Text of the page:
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Positive AK Story

Not something you see every day in the media. Even a lot of shooter would deride the Kalashnikov as a gun for target shooting, but it’ll shoot better than the average shooter is capable of. I have never been a particularly good shot with an AK, but I’ve seen people who can consistently ring an 8 inch plate at two hundred yards with one. It’s a cheap gun to own (though, they’ve gotten a LOT more expensive than when I got mine, though they’ve also gotten better) and a cheap gun to shoot. They seem to be a gun a lot of people buy because it’s politically incorrect, but later sell because they don’t shoot it much. I’ve held on to mine.

4 Responses to “Positive AK Story”

  1. Adam Z says:

    Have a AK-47 and 74. Really like both. I’m not a great shot by any means but can shoot both pretty accurately with no problems. Like the feel of the gun in my hand and you can find some cheaper ammo to feed through it. The AK is really not that particular about what kind of ammo (cheaper) you feed it and it keeps on firing away…cleaning it after shooting of course always but…

    What a jackass the reporter is in asking the question/s towards the end of the article. More or less he’s asking is the Tampa Bay Rays manager “scared” that there is a weapon/AK-47 in the house where 3 of the Tampa players live? WTF? Ohh, noo…they probably have long knives in their kitchen so does the reporter think they will “go off” and stab each other to death, too? What a jackoff…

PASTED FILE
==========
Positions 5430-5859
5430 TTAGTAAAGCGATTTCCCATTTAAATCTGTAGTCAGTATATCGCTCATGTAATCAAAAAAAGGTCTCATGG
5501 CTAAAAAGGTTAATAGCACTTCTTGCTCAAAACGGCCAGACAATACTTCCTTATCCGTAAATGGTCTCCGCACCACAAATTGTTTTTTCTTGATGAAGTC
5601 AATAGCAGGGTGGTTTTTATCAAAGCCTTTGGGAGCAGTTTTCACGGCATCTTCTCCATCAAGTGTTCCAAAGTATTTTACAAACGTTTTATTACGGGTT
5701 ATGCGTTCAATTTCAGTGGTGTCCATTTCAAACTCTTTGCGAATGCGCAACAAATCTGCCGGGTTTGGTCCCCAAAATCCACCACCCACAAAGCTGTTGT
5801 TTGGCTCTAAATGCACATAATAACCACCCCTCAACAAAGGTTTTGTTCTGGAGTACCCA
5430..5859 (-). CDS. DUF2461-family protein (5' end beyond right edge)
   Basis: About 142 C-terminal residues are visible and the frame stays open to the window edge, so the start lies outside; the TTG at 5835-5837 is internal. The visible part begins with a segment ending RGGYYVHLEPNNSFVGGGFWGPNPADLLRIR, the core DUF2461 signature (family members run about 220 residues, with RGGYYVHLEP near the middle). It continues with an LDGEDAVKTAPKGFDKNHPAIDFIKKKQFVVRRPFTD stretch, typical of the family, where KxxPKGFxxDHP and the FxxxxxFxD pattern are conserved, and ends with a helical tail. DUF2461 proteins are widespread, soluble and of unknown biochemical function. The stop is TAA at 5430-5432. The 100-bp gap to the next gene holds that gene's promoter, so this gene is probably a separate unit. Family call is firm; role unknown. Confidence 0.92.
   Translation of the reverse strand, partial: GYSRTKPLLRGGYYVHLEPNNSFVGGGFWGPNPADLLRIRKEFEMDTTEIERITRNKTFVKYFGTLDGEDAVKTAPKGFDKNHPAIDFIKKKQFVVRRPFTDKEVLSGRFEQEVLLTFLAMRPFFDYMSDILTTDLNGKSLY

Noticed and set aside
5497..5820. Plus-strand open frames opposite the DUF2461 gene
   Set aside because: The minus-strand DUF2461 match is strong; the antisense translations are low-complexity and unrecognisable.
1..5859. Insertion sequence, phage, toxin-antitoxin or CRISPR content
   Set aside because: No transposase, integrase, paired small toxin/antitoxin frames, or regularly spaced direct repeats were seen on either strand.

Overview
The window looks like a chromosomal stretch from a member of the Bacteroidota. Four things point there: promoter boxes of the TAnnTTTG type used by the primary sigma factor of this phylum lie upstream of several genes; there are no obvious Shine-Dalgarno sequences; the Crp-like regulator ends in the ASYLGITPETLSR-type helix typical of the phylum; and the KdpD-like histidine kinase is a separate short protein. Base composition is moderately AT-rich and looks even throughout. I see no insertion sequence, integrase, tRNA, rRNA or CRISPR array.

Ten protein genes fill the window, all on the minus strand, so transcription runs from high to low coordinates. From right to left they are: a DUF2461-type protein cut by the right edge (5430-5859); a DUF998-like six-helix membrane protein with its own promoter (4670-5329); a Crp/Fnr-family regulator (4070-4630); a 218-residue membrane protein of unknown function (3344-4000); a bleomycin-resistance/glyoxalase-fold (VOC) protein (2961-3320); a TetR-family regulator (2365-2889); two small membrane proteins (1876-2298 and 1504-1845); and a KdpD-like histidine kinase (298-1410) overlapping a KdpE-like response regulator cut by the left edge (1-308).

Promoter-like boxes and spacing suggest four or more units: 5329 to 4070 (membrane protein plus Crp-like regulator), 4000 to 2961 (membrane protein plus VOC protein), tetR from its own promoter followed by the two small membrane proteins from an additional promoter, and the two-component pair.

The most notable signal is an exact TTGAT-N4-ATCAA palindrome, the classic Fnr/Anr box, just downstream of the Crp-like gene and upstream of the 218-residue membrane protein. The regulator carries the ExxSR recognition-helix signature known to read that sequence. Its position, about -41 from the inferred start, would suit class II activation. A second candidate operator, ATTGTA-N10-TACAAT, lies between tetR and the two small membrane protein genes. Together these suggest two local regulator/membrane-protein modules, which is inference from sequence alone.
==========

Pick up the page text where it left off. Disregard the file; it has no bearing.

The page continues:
2. Dave says:

    Decent article. I think it does get a bad rap. I think it is because it designed and used by our cold war enemy. If Carbine Williams had cooked the thing up for us, I think it would have less of a PR problem. In any case, one of the things I like about it is that some of the lower end AK clones are priced so that just about any working stiff that wants a good semi-auto rifle can have one. As for the rifle itself I like it. People deride it for any number of reasons, some of them legit, but it was designed in the forties during the infancy of those kind of weapons. In my opinion, going on at length about its relative shortcomings would be like comparing a Paterson Colt to later revolvers, or Henry repeaters to later magazine fed weapons.
    Aside from its history, and the we won the cold war and now we can have some of their cool stuff factor there is another thing. It fires a round that can be shoehorned in to roles filled by the good old fashioned .30-30, I suspect that is a factor in its popularity as well. The of course is the aforementioned price tag. It doesn’t take all that much money to get your hands on a basic AK clone. I’m being Mr. Obvious, not exactly breaking new ground with my commentary. Still it bears repeating. The AK has a lot to offer a civilian shooter. Reliable, easy to use, easy to take care of. It fires a pretty potent round good enough to do some hunting with. It obviously would fit the bill as a defensive weapon if needed for it.

  3. Ed says:

    “Rays manager Joe Maddon declined to say whether he approved or disapproved of Longoria owning an AK-47.”

    Joe Maddon grew up in Hazleton, PA I am sure he is ok with firearms but was being PC due to MLB’s policies.

  4. Countertop says:

    Ed, How was that “being PC?”

    I think it’s exactly the rightthing to say – that he has no opinion one way or the other on what someone does.

    And that’s an incomplete quote. To be fair, you should quote the entire passage – especially where he says it’s not his business

    Rays manager Joe Maddon declined to say whether he approved or disapproved of Longoria owning an AK-47.

    “I didn’t get upset when he bought a ’69 Camaro,” Maddon said. “It’s a personal choice situation. I never would attempt to influence somebody’s personal choices.”

    Is he concerned there was an assault rifle in a house shared by three of his players?

    “I am certain that if you really polled all throughout Major League Baseball, NBA basketball, NFL football you might get three guys living in a house at one time with some kind of a weapon there,” Maddon said. “I don’t think it’s necessarily that unusual.”

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